From complex to comfort food
A new book offers an introduction to the country’s diverse dining scene – and recipes to boot.
The New Zealand Restaurant Cookbook is not about the best places to eat. Rather, it is editor Delaney Mes’s personal selection of eateries, chosen for their cuisine, location and price range. Although she’s left out many favourites that most people would put high on their list, the book is useful for anyone looking for reliable places to dine near home or while travelling.
Mes profiles 50 contemporary restaurants around the country and includes a recipe or two from each. Although some are complex, others are for simple comfort food that could be served for family meals. Mes says most chefs offered seafood recipes, so she had to talk them into providing other dishes.
The results, all beautifully shot by Liz Clarkson (our regular Listener food photographer), are an interesting collection of contemporary cuisine, albeit with only one lamb recipe, no salmon and three broccoli salads.
The book also offers an introduction to the
country’s diverse dining scene, including a cool brewery (Smoko Room), family restaurants where the next generation are making their mark (Cazador, Ortega Fish Shack) and some sophisticated eateries (Roots, Bracken).
This first recipe, suitably seasonal, is from Christchurch’s popular King of Snake, which has a menu of shared plates that combines great produce with Asian flavours and an eclectic culinary style. Innovative cocktails, exotic décor and a casual atmosphere feature at this contemporary restaurant, as does this unusual take on the traditional whitebait omelette.
STIR-FRIED WHITEBAIT OMELETTE WITH OYSTER SAUCE AND GINGER
10g peeled, finely julienned ginger 300ml chicken stock
2 tsp fish sauce (or to taste)
4-5 drops sesame oil
100g fresh whitebait
1½ tbsp chopped coriander
2 tsp fish sauce vegetable oil, for cooking
1 tbsp oyster sauce sprigs of fresh coriander
For the broth, bring the ginger and stock to the boil in a small saucepan, then allow it to reduce by half. Add fish sauce to taste and a few drops of sesame oil.
For the omelette, whisk the eggs thoroughly, then fold in the whitebait, chopped coriander and fish sauce. Heat a frying pan to moderately high, then add enough oil to coat the bottom. Add the egg and whitebait mixture, spreading it evenly over the pan. The pan needs to be at a heat where it sets the underside of the omelette without burning or sticking. Once the top of the omelette is almost cooked, slide it onto a chopping board, then roll into a neat cigar shape and slice.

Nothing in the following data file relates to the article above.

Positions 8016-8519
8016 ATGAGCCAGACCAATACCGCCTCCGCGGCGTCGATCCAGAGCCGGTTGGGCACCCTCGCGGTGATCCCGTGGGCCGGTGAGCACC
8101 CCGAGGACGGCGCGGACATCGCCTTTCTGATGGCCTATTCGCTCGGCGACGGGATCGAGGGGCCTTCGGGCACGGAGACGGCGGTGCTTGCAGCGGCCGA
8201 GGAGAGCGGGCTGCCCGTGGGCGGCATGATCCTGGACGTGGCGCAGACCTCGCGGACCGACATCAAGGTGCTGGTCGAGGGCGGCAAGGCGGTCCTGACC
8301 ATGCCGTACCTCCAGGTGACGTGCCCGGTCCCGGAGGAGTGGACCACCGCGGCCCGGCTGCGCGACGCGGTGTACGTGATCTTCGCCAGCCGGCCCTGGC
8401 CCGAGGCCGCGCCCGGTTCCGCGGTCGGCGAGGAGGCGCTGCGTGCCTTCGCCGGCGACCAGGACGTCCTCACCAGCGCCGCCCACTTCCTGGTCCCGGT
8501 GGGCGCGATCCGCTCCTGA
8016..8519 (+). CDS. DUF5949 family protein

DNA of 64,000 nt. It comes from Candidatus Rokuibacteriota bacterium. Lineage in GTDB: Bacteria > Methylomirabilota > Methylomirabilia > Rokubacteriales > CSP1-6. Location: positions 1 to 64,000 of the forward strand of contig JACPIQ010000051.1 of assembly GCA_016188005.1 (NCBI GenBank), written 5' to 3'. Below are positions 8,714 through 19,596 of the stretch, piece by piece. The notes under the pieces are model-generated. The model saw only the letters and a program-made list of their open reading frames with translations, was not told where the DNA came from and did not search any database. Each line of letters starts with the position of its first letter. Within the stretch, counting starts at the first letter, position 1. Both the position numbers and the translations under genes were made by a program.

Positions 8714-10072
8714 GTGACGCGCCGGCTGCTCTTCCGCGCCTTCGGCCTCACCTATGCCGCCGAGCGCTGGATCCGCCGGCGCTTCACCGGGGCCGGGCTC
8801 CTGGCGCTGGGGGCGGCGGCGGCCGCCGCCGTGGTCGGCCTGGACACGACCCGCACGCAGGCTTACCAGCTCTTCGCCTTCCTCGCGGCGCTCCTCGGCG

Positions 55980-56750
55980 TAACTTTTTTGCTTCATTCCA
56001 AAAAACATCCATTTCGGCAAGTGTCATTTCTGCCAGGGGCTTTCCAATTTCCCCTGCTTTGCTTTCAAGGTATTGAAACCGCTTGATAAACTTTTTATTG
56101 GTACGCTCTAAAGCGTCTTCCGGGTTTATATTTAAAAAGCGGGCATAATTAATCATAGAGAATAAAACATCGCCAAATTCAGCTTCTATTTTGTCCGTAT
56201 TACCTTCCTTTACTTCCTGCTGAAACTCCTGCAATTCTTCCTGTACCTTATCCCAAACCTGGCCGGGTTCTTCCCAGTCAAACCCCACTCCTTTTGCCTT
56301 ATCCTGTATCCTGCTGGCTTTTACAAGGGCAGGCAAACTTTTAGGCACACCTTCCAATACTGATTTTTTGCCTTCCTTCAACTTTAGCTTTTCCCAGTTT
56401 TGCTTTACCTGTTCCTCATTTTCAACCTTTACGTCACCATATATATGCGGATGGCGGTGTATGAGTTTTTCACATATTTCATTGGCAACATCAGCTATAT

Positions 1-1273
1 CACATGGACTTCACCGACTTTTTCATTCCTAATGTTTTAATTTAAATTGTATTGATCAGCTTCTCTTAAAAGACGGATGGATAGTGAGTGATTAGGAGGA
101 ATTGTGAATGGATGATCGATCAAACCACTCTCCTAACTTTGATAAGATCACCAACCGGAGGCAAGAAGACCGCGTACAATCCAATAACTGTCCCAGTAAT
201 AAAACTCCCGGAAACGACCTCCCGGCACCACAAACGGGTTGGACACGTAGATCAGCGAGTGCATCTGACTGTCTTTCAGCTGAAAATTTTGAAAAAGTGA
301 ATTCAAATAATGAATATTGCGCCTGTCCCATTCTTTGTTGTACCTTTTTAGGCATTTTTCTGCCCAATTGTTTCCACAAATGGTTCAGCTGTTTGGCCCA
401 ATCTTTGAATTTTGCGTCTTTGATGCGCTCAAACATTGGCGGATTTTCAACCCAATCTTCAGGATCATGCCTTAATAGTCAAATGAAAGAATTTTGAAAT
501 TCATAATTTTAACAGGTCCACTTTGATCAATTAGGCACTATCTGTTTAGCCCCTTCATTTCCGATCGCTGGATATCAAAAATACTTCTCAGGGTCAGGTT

To serve, spoon the broth over the omelette, then finish with oyster sauce and a fresh coriander garnish. Serves 1.
Wine match: North Canterbury riesling. MES NOTES WELLINGTON has surprisingly few dedicated seafood restaurants for a port city, but that’s true for most of the country. She includes three specialist places in her book, all standouts for fish and shellfish: the legendary Fleurs Place in Moeraki, Fishbone in Queenstown and Wellington’s Ortega Fish Shack, owned and operated by the Limacher family. This recipe is from their kitchen. Scallops or salmon can be substituted for the scampi, which is mainly used in restaurant cuisine.
SCAMPI CEVICHE WITH AVOCADO, SALMON CAVIAR AND MICROGREENS
10 large whole scampi DRESSING
65ml white vinegar
95ml fish sauce
2 tbsp lime juice
1 tbsp ginger, finely grated SCAMPI OIL
400ml grapeseed oil reserved scampi shells
5 cloves garlic, smashed with the
side of a knife 50g tomato paste
5 star anise
1 ripe avocado, halved and sliced lengthways 1 stick lemongrass, white only, finely sliced
50g Ora King salmon caviar
1 long red chilli, finely sliced
16 small Vietnamese mint leaves, micro shiso
(Japanese greens) and micro coriander crispy shallots (available in Asian specialist stores)
Remove the scampi heads, then use a sharp knife to cut lengthways through the middle of the tails. Remove the digestive tracts and discard. Remove the meat from the shells, then refrigerate. Reserve the heads and shells to make scampi oil.
Whisk all the dressing ingredients in a bowl until the sugar is dissolved. Set aside.
Put a saucepan over a medium heat and allow to warm, then add 100ml of grapeseed oil and the scampi shells – do not stir for 2 minutes, or the shells will not brown. After 2 minutes, stir and leave for 2 minutes, then add the garlic, tomato paste and star anise. Cook for 1 minute.
Add the remaining oil and bring to a simmer. Simmer for 20 minutes, then remove from the heat and leave to stand for 20 minutes. Strain through a coffee filter, then refrigerate.
To serve, place 4-5 avocado slices down the centre of 4 bowls, then top with 5 pieces of evenly spaced scampi. Mix the sliced lemongrass with the dressing, then generously spoon over the scampi, followed by about 20ml of scampi oil per portion.
Arrange 3-4 teaspoons of caviar around each bowl, with slices of chilli, Vietnamese mint leaves, micro shiso and micro coriander. Finish with crispy shallots. Serves 4 as an entrée.
Wine match: pinot gris.
Stir-fried whitebait omelette with oyster sauce and ginger. Right,
scampi ceviche with avocado, salmon caviar
New Zealand Restaurant Cookbook, edited by Delaney Mes (Penguin NZ, $50).